Material science is very important in the aviation, construction, automotive and many other industries. Determining the best material for the task is crucial in terms of structural integrity, safety and resource management. However, sometimes determining integrity of metals can be hard and expensive. But scientists from the University of Waterloo have found a better way.
People think that metal is very uniform, unlike wood or other natural materials. However, metal has grains, which may determine its strength. Different alloys have different properties that can only be determined by looking into molecular structure of the piece. Scientists have now developed a powerful AI model that can accurately detect different atomic structures in metallic materials. This technology allows detecting imperfections that previously would have slipped by unnoticed. Industry wants to use metal for consistency and strength, but each individual piece can have different properties which are difficult to detect – current methods fail to identify the symmetry in imperfect conditions. Scientists believe that their new AI-based method could lead to better material design and less manufacturing defects.
Scientists created an algorithm, which can create data which relates to the real world. Now they used this technology to generate about 80,000 images of the different kind of defects and displacements for an AI model. It can analyse different types of crystal structures in practical scenarios. This AI system could detect asymmetry in metals, which could result in catastrophic defects. Every metal is made up from different crystalline structures, which may not align perfectly and have weaker areas.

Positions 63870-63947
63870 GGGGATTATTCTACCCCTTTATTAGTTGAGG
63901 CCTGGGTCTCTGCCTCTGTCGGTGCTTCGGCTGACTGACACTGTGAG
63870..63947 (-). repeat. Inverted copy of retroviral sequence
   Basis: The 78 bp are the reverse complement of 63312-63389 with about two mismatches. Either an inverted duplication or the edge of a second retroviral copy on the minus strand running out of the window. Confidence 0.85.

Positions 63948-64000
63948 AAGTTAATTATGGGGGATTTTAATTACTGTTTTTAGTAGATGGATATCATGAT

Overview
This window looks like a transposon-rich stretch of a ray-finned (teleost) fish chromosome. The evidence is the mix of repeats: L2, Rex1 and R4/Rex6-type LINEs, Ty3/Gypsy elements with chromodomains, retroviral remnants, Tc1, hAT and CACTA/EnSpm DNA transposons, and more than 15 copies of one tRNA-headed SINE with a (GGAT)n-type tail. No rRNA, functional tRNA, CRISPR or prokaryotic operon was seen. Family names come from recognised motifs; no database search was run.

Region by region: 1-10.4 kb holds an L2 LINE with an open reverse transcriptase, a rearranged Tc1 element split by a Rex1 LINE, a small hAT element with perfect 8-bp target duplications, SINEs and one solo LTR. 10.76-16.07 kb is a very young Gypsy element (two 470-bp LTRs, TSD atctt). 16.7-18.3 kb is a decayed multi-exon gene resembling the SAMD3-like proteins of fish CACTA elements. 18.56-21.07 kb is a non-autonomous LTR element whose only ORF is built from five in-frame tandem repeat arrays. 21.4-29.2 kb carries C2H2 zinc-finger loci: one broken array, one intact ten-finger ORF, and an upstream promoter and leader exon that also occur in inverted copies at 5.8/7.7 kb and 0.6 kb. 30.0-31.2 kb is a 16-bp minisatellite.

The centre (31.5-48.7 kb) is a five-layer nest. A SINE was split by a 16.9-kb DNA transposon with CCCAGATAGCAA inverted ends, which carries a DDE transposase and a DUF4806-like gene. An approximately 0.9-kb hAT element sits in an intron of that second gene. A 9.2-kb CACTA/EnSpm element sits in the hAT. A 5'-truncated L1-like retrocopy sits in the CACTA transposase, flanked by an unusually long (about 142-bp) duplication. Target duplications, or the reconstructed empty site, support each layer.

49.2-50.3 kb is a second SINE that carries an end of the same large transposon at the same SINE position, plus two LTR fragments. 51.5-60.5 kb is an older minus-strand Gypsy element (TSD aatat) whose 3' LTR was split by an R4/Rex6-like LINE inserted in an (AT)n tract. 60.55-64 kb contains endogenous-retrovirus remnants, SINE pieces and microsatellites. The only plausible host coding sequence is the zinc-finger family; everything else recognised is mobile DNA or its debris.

Metals are consistent only in theory – in reality you cannot trust them blindly in extremely demanding situations. One of the reasons why defect can appear in metal is cheap manufacturing, but they also just happen – metallurgy is a very demanding field. Devinder Kumar, one of the authors of the paper, said: “All these current methods fail when they try to match actual ideal structures, most of them fail when there is even one per cent defect. We have made an AI-based algorithm or model that can classify these kinds of symmetries even up to 40 per cent of defect”.
It will take some time until AI systems are used in factories to determine the quality of metal stock. However, it is pretty much inevitable, because such systems could improve the quality of the finished product making it safer and cheaper at the same time. This kind of quality control could benefit a variety of industries from aeronautics to car manufacturing and electronics.
Source: University of Waterloo